Added to the chaos was the order given by the outlawed IPOB that people in the state should sit-at-home for one week from November 5 to 11, which by inference meant they should boycott the election. IPOB later rescinded the order although the damage had been done with the electorate fearful for their lives.

President Muhammadu Buhari did the usual: met  with his service chiefs and gave them a marching order to ensure that nothing should stop the elections in Anambra state. Babagana Monguno, national security adviser, alluded to this while briefing journalists about the outcome of the security meeting at the presidential villa. He said the president gave the order in response to the heightened security challenges in Anambra.

“No group or individual will be allowed to stimulate anarchy and chaos, leading to murderous activities. The president has made it very clear that the armed forces and all law enforcement agencies must make sure that the elections take place, even if it means overwhelming the entire environment with the presence of security agencies,” Mongunu said.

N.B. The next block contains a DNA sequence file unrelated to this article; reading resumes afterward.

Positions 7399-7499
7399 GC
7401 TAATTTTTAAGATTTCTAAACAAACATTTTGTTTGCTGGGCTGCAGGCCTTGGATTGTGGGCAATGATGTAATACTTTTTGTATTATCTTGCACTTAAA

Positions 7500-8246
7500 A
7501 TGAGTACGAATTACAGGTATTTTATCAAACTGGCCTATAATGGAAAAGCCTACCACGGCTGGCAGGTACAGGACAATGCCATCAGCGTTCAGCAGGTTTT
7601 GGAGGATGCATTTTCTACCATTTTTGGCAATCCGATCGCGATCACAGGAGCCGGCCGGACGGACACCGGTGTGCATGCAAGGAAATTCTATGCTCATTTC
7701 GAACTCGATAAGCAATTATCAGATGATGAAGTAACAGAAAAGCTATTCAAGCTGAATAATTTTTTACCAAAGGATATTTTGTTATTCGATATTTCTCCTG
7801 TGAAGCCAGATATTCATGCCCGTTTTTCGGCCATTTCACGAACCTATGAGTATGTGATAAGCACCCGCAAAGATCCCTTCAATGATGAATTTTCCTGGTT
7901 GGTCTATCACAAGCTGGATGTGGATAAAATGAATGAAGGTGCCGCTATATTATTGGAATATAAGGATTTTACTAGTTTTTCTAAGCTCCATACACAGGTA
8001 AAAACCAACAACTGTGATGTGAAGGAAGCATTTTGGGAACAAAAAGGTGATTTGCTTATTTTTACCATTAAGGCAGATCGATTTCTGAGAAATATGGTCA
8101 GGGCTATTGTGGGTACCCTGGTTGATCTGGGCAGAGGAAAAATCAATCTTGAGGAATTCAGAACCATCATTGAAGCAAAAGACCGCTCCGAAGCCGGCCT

Luckily, the elections held November 6 without major incidents.

Nevertheless, the extent of the destruction caused by insecurity was quite clear in a report presented by Samuel Aruwan, Kaduna State commissioner for internal security and home affairs, on October 20, which revealed that  no less than 343 persons were killed by bandits in  the state in the past three months. Apart from those killed, 830 others were kidnapped while 210 residents also suffered various forms of injury in the third quarter of 2021.

Reacting to the report, Governor Nasir El-Rufai described the figures as sobering and commiserated with citizens of the state, noting that the situation must be arrested as fast as possible.

To curb the situation, the state government has banned the sale of petrol in jerrycans; banned the use of motorcycle for transportation for three months; restricted tricycle operations to 7:00 am to 7:00 pm and gave incentives to security operators and informers on the influx of bandits into the state.